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Economic downturn a gift for dance hall's polka fans

  • Story Highlights
  • Popular Bavarian dance hall opened in Maryland in 1933
  • Developers bought land, club closed its doors on New Year's 2007
  • With slow economy, developers aren't building on the land
  • Family member leases back enough land to reopen dance hall
  • Next Article in Living »
By Jeremy Moorhead
CNN
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JESSUP, Maryland (CNN) -- The beer is flowing, the polka band is playing, and dancers are twirling across the dance floor.

Polka music is popular at the Jessup, Maryland, dance hall, which opened in 1933.

Couples dance at Blob's Park, a dance hall that owes its revival, in part, to the economic downturn.

Blob's Park lives again.

The popular Bavarian beer hall and weekend nightspot had closed its doors in 2007, the victim of an unlikely foe: progress. Developers, eager to build on the 400 acres of prime real estate in the bustling Baltimore/Washington, D.C., corridor, had purchased the 400 acres upon which the dance hall sat.

It was the end of an era for the farmland first owned by Max Blob, a German immigrant, who, among other things, helped found America's first "Oktoberfest" 70 years ago.

Blob was the great-uncle of Max Eggrel, who grew up on the land in Jessup, Maryland.

Standing on that farmland recently, Eggrel recalled the old days.

"We would farm during the week and have a biergarten during the weekend," Eggrel says.

Those weekend events were held in a small, wood-framed building situated between rows of golden crops. The building would come to be known as Blob's Park, a restaurant, dance hall and German-style biergarten. It opened in 1933.

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Thousands of patrons came to know the dance hall, which saw most of its business on Friday and Saturday nights.

But time marched on, and developers came calling.

"My brother ran the park until New Year's Eve (of 2007), and the rest of my family members decided, with the pressure from developers, to sell the land," Eggrel says.

"Our land butts right up to Fort Meade and the NSA (National Security Agency) facility," Eggrel explains. Fort Meade is currently going through major renovation and upgrades on its facility. The fort is part of the Base Realignment and Closure (BRAC) program implemented by the Department of Defense in 2005 that will see thousands of new jobs on base.

With all these jobs comes a need for housing, Eggrel says.

"There are people that are going to be working there, and they are going to have to live somewhere, and so this is one of the spots."

Private developers are expected to build townhomes, condominiums and retail storefronts on the rolling hills of farmland where Blob's Park stands.

But that's somewhere in the future. For now, the economic crisis gripping the country has played a role in the revival of Blob's Park.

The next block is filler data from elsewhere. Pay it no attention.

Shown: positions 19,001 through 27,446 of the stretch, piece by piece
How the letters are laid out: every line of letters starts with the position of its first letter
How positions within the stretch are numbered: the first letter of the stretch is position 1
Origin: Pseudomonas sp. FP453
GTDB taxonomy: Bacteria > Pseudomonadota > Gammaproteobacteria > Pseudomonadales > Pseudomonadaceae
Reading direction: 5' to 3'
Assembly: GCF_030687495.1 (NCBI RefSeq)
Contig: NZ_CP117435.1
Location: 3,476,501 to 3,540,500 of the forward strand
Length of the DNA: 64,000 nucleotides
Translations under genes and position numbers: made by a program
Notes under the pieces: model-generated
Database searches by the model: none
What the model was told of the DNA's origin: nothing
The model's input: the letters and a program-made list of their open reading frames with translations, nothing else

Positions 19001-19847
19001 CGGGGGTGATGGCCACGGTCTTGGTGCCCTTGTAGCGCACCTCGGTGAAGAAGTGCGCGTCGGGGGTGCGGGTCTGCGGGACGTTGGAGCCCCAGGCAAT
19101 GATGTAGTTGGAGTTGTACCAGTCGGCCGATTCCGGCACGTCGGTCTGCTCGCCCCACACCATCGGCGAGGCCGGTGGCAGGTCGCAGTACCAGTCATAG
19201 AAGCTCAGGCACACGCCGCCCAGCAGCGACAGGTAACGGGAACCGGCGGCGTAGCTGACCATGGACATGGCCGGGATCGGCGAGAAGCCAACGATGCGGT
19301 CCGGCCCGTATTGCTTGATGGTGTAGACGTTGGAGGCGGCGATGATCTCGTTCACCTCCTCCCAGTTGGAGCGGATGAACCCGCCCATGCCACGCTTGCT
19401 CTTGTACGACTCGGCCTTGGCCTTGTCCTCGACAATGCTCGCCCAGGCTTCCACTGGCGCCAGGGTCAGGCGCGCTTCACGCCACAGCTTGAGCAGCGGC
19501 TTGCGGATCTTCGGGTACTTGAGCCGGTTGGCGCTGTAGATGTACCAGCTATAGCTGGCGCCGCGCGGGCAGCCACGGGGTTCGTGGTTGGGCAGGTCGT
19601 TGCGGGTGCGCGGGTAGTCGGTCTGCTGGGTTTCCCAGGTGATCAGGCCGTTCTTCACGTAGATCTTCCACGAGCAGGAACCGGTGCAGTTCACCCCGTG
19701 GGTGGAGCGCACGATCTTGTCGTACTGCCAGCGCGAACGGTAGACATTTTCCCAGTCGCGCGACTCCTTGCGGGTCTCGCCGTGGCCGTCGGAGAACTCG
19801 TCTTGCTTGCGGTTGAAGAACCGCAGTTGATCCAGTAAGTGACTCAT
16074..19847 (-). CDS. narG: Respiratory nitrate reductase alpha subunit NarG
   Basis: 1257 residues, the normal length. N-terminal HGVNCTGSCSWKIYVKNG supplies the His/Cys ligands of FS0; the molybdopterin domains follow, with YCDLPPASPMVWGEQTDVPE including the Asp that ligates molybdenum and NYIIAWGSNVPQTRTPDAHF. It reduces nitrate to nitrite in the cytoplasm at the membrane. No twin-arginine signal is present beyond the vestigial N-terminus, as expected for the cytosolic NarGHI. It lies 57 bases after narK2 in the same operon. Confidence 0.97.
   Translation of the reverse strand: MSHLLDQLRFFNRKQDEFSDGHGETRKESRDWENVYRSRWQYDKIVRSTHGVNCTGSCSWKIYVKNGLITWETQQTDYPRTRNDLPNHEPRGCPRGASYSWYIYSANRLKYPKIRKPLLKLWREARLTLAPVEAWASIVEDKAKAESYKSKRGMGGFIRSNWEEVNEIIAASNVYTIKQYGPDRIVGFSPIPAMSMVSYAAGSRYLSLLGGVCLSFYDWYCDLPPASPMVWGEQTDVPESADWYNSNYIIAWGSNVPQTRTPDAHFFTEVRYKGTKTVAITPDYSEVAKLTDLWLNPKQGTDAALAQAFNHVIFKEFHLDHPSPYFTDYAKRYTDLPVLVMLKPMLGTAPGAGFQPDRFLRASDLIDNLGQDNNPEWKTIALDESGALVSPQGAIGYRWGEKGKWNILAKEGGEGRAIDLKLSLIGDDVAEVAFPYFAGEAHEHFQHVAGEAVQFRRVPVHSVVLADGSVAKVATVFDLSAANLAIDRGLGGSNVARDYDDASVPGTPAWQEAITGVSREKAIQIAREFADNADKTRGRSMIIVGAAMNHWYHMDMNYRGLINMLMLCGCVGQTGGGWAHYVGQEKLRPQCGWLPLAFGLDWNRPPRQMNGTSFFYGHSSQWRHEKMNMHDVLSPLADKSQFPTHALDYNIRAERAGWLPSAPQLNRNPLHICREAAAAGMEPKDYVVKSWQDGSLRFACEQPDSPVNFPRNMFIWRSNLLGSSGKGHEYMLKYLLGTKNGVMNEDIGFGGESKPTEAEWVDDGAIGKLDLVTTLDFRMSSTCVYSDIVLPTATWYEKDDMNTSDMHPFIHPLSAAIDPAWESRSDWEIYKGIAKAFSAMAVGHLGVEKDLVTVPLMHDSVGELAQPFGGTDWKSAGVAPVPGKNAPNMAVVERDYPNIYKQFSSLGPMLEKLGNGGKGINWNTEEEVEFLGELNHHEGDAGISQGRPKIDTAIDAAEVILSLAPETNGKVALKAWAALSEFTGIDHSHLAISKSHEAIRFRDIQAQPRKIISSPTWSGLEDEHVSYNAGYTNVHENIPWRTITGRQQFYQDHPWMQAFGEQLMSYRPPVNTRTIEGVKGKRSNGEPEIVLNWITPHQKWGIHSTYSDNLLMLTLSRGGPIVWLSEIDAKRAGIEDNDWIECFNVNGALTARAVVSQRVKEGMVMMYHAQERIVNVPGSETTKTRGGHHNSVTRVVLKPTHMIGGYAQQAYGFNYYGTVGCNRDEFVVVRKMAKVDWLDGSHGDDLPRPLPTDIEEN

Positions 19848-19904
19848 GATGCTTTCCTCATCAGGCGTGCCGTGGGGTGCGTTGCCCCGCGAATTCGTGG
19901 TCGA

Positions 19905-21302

With the economic slowdown, developers couldn't see spending all the money on building upon the land since there currently isn't a demand.

"The infrastructure is going to take time to develop. There is no water or sewer on the property right now," adds Eggrel, who still lives on the property.

Once the land was sold and Blob's Park shut down, Eggrel found himself gazing out his front yard at the facade of a dance hall and all the open space surrounding it.

"The building was sitting there, just inviting someone to jump in and bring it back," Eggrel says. That's exactly what he set out to do.

But it wouldn't be an easy task.

"To open it back up took a sizable financial risk," Eggrel says. "I just had the vision that it could succeed again and be bigger then it was before, and I was just willing to take that risk."

Eggrel took his idea to the developers and a few attorneys. The developers agreed to rent 40 acres of the land back to Eggrel, a small portion compared to the land he grew up on, but it gave Eggrel the right to reopen the doors to Blob's Park.

Eggrel spent five months renovating the hall, and in January 2009 he and his employees reopened the doors to the public. Video Watch the action on the dance floor »

The hall currently has a three-year lease, but Eggrel speculates the dancing could go on for as many as 10 years -- or so he hopes.

Eggrel says his customers share a deep affection for his place. For $8, they can listen to or dance to live musicians who play for five hours every Friday and Saturday night.

The customers who keep coming back to the hall week after week have as much fondness for the hall as the owner himself.

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"Every week someone else comes up to me and thanks me for opening it back up," Eggrel says.

As for the economy and Blob's Park, Eggrel has this to say: "I hope it takes a long time to rebound. The longer this place stays open, the happier I'll be. And so will hundreds of other people."

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